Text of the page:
19. … by means of these words God speaks continually with the Spouse of his beloved Son, the Holy Spirit leads the Christian faithful into all truth and causes the word of Christ to dwell abundantly within them, and the Church perpetuates and transmits all that she herself is and all that she believes, even as she offers the prayers of all the faithful to God, through Christ and in the power of the Holy Spirit.
Par. 7. The goal of the translation of liturgical texts and of biblical texts for the Liturgy of the Word is to announce the word of salvation to the faithful in obedience to the faith and to express the prayer of the Church to the Lord 7. … translations of the Sacred Liturgy into the vernacular languages may stand secure as the authentic voice of the Church of God

 

Par 7. While fidelity cannot always be judged by individual words but must be sought in the context of the whole communicative act and according to its literary genre, nevertheless some particular terms must also be considered in the context of the entire Catholic faith because each translation of texts must be congruent with sound doctrine. 20. … While it is permissible to arrange the wording, the syntax and the style in such a way as to prepare a flowing vernacular text suitable to the rhythm of popular prayer,

 

 

Par. 5. The liturgical community can arrive at an expressive style suitable and appropriate to the individual parts, maintaining integrity and accurate faithfulness especially in translating some texts of major importance in each liturgical book 20. … the original text, insofar as possible, must be translated integrally and in the most exact manner, without omissions or additions in terms of their content,

 

Par 9. the Apostolic See, must ensure and establish that, while the character of each language is safeguarded, the sense of the original text is fully and faithfully rendered 20. […] translation of the liturgical texts of the Roman Liturgy is not so much a work of creative innovation as it is of rendering the original texts faithfully and accurately into the vernacular language.
Par. 3. vernacular languages themselves, often only in a progressive manner, would be able to become liturgical languages, standing out in a not dissimilar way to liturgical Latin for their elegance of style and the profundity of their concepts with the aim of nourishing the faith. 25. So that the content of the original texts may be evident and comprehensible even to the faithful who lack any special intellectual formation, the translations should be characterized by a kind of language which is easily understandable, yet which at the same time preserves these texts’ dignity, beauty, and doctrinal precision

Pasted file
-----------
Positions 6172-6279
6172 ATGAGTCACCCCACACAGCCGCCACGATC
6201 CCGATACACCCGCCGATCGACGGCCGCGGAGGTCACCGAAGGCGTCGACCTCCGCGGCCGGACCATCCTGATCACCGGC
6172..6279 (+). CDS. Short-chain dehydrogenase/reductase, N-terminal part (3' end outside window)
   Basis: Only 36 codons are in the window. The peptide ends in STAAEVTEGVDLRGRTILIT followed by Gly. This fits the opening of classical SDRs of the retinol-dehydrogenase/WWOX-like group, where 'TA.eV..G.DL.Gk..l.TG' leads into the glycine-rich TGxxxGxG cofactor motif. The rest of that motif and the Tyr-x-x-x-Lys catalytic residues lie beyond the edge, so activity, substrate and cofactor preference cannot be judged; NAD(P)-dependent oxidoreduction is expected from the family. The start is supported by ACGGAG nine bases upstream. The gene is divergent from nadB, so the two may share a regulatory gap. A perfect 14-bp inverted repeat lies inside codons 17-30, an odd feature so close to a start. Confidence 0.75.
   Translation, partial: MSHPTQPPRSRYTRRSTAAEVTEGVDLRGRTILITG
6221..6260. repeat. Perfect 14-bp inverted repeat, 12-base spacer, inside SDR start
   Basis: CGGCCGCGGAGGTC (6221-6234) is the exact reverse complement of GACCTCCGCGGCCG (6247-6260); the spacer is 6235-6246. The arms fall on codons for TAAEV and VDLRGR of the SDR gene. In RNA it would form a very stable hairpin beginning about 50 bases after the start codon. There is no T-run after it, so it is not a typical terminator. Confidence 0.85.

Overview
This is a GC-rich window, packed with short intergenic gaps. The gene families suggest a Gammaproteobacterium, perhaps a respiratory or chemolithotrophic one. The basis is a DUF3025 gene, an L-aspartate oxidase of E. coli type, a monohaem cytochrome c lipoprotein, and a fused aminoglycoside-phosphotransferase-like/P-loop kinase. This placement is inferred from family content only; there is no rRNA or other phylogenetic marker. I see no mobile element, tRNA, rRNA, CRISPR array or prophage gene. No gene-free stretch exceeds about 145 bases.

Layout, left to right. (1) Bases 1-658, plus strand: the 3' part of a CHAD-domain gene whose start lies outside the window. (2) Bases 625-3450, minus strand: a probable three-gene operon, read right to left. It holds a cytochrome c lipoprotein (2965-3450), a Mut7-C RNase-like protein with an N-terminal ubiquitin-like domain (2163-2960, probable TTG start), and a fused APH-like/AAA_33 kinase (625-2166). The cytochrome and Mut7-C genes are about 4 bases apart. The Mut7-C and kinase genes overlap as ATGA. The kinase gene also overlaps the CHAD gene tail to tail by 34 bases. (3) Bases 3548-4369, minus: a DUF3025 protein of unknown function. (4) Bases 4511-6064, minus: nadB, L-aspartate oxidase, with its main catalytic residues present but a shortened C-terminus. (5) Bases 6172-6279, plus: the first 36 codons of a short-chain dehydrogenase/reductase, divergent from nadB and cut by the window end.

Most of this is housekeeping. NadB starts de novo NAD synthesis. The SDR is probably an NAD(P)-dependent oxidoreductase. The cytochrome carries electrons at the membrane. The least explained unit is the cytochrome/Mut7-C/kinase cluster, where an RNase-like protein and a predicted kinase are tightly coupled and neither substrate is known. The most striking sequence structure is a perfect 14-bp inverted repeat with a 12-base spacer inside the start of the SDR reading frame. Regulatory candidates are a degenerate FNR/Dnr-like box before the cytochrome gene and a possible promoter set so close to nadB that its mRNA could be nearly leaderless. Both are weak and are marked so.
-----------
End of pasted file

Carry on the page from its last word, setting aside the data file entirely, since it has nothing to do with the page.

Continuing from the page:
What can be said of the comparison of these two texts? First, Pope Francis sees the liturgical text as a ritual sign and a means of oral communication (MP, par. 6), while Liturgiam authenticam states that “liturgical texts by their very nature are intended to be proclaimed orally” (LA, n. 59). Both Pope Francis (MP, par. 6) and Liturgiam authenticam (LA, n. 19) recognize the presence of the Lord in the liturgical responses of the Church. Both Pope Francis (MP, par. 7) and Liturgiam authenticam (LA, n. 7) state that the goal of the translation of liturgical texts is to express the prayer of the Church. Both Pope Francis (MP, par. 7) and Liturgiam authenticam (LA, n. 20) make statements about fidelity to the text: Pope Francis speaks of judging fidelity not just by individual words but within the context of the whole communicative act (MP, par. 7), while Liturgiam authenticam speaks of “rendering the original texts faithfully and accurately into the vernacular language … in such a way as to prepare a flowing vernacular text suitable to the rhythm of popular prayer” (LA, n. 20). Both want to maintain integrity and accurate faithfulness (MP, par. 5), stating that texts “must be translated integrally and in the most exact manner” (LA, n. 20), so that “the sense of the original text is fully and faithfully rendered” (MP, par. 9). Both see that vernacular languages themselves can become liturgical languages with the aim of nourishing the faith (MP, par. 3) and can be comprehensible to the faithful because the translations are characterized by a kind of language which is easily understandable (LA, n. 25).